Dave Choate: What can we expect from Julio Jones in his third season? Do you think, looking at his first two seasons and his role in this offense, that he's going to bust out in spectacular fashion or continue to deliver consistently excellent results?
Rob Weintraub: He's already busted out, as far as we're concerned, and this year he should surpass Roddy White as the team's number one wideout, assuming no injury and Roddy doesn't let his, shall we say, extroverted personality get in the way. One would think a 32-year old receiver would make way for a 24-year old supernova like Jones, but with Roddy, that's a dangerous assumption. Last season Roddy was fifth in the NFL in DYAR, Julio ninth--we wouldn't be surprised if they swapped spots this season. Julio's targets, receptions, and yards should increase; his play-by-play efficiency may drop slightly as a result, but the overall effect will be one of the top receivers in football.
Dave Choate: The Falcons have, charitably, an average run-blocking line. Do you think Steven Jackson will excel, nonetheless?
Rob Weintraub: "Excel" is a word that will be purely contextual. It would be a surprise if he gets much more than 200 carries, or 1,000 yards, and the combination of his age (30) and the plethora of other weapons on hand, including Jacquizz Rodgers, means Jackson will be asked to do more with less. If he can reliably convert first downs, continue to be a strong receiver out of the backfield, and keep his efficiency on the positive side (his DVOA was 5.3% last season), he will have given Atlanta all they ask for. Obviously, Jax is highly motivated, playing on a good team for the first time since he was a pup. Whether that's enough to overcome the loss of sturdy run blockers like Todd McClure and Tyson Clabo is questionable. Obviously, the team will be better served if Lamar Holmes, Peter Konz, and/or Mike Johnson "excel," rather than Jackson. Jackson declined in performance significantly last season in the second half of games. Don't be surprised if he is sparingly used early in games in Atlanta to allow him to be fresh when they need him to kill clock later.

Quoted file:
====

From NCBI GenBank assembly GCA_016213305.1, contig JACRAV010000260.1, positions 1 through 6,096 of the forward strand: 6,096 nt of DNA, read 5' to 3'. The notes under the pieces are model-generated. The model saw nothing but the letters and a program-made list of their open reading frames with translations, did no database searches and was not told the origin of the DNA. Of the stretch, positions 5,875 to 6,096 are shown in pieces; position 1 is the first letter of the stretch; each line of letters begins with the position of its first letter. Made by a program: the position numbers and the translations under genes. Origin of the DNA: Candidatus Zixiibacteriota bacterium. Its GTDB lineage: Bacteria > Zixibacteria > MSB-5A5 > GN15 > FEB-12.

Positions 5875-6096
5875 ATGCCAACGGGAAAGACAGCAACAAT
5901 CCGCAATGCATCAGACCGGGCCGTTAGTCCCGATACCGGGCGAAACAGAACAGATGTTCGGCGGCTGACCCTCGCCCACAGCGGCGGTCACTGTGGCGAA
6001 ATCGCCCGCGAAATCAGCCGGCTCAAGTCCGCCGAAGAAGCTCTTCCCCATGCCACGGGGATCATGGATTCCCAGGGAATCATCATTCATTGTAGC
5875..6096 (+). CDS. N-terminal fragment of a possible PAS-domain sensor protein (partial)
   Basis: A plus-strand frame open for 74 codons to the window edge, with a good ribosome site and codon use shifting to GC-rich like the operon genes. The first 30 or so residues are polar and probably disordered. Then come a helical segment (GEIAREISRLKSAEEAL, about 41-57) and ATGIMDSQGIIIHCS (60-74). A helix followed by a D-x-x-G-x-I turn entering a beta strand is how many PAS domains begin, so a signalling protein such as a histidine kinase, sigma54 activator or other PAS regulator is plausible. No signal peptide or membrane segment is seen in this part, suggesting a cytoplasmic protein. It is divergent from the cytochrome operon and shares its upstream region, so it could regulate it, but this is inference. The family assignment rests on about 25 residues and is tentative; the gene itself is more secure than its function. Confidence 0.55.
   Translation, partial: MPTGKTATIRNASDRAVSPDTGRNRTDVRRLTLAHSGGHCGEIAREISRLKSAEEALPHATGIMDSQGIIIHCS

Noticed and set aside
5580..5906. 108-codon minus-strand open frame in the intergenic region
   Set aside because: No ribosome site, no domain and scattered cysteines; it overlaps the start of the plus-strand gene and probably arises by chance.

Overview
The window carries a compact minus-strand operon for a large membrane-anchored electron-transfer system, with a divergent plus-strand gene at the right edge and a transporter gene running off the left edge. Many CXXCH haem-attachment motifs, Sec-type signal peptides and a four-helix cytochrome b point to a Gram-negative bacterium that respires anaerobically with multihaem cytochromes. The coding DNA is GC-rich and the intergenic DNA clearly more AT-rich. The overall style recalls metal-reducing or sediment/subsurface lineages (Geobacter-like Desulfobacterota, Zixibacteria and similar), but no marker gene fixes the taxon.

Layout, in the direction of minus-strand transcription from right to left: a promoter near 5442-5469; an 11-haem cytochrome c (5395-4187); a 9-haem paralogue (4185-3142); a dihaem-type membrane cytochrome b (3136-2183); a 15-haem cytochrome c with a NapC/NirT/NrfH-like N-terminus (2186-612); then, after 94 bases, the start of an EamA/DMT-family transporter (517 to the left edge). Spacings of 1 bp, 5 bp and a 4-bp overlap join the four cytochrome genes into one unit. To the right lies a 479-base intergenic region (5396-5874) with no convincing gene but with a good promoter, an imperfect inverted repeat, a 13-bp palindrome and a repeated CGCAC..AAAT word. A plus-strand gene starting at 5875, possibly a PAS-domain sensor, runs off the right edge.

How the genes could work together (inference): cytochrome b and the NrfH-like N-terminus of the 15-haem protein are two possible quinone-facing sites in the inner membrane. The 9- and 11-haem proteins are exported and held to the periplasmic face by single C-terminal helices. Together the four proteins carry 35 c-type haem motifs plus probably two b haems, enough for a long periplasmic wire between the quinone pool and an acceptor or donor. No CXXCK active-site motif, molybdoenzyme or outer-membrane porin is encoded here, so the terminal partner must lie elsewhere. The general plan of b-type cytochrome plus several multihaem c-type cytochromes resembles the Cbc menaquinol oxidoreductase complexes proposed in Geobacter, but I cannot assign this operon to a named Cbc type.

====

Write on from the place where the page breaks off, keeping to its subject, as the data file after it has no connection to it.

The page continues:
Dave Choate: The Falcons have struggled to generate a consistent pass rush in recent years, but they've added Osi Umenyiora and two promising rookies in Malliciah Goodman and Stansly Maponga. How do you see this team improving the pass rush, and will these new pieces help?
Rob Weintraub: It's hard to see Osi significantly bettering the production the Falcons lost with John Abraham (who still might come back to the red and black). He's two years younger, yes, but he's injury-prone, and the Giants were as sick of him and his act as the Falcs apparently are tired of Abe. As for the rookies, it's asking a lot to expect much from them. We're not talking first round talent, here. Goodman has a tremendous body, with a long wingspan, but badly needs to develop pass rush skills. Once he learns some hand fighting technique and some moves to defeat opposing linemen, he could be a factor, but he's a ways from that yet. Maponga is coming off foot surgery and will be a 10-15 snap guy at best while he learns the league. He has the potential to be a versatile piece in Mike Nolan's system, but that's in the future.
The pass rush (or lack of it) is going to be a crucial portion of the team's success (or lack of it) in 2013. The young secondary is going to need reliable pressure while the unit learns on the fly. And Nolan's schematic magic can only do so much for so long. The Falcons have placed in the mid-twenties in the league standings in Adjusted Sack Rate over the last three seasons, and it's hard to see that improving this year.
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